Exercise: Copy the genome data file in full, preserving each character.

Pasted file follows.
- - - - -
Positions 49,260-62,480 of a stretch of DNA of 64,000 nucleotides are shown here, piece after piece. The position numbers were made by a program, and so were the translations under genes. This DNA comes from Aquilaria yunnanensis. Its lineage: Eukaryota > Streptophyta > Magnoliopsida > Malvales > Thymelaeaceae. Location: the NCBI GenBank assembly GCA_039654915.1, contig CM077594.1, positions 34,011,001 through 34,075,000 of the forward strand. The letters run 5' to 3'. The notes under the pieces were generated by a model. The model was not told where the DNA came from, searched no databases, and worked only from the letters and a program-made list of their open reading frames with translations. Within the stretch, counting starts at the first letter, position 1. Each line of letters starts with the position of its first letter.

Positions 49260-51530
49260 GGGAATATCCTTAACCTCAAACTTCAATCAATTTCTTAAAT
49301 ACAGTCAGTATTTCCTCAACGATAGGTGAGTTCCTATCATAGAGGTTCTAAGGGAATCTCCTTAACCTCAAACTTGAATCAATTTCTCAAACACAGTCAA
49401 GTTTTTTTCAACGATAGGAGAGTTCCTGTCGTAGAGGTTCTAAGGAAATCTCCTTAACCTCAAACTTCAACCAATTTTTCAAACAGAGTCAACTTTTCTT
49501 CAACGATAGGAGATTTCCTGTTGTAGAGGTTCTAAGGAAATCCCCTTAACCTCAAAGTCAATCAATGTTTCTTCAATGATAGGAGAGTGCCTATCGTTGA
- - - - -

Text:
Positions 49,260-62,480 of a stretch of DNA of 64,000 nucleotides are shown here, piece after piece. The position numbers were made by a program, and so were the translations under genes. This DNA comes from Aquilaria yunnanensis. Its lineage: Eukaryota > Streptophyta > Magnoliopsida > Malvales > Thymelaeaceae. Location: the NCBI GenBank assembly GCA_039654915.1, contig CM077594.1, positions 34,011,001 through 34,075,000 of the forward strand. The letters run 5' to 3'. The notes under the pieces were generated by a model. The model was not told where the DNA came from, searched no databases, and worked only from the letters and a program-made list of their open reading frames with translations. Within the stretch, counting starts at the first letter, position 1. Each line of letters starts with the position of its first letter.

Positions 49260-51530
49260 GGGAATATCCTTAACCTCAAACTTCAATCAATTTCTTAAAT
49301 ACAGTCAGTATTTCCTCAACGATAGGTGAGTTCCTATCATAGAGGTTCTAAGGGAATCTCCTTAACCTCAAACTTGAATCAATTTCTCAAACACAGTCAA
49401 GTTTTTTTCAACGATAGGAGAGTTCCTGTCGTAGAGGTTCTAAGGAAATCTCCTTAACCTCAAACTTCAACCAATTTTTCAAACAGAGTCAACTTTTCTT
49501 CAACGATAGGAGATTTCCTGTTGTAGAGGTTCTAAGGAAATCCCCTTAACCTCAAAGTCAATCAATGTTTCTTCAATGATAGGAGAGTGCCTATCGTTGA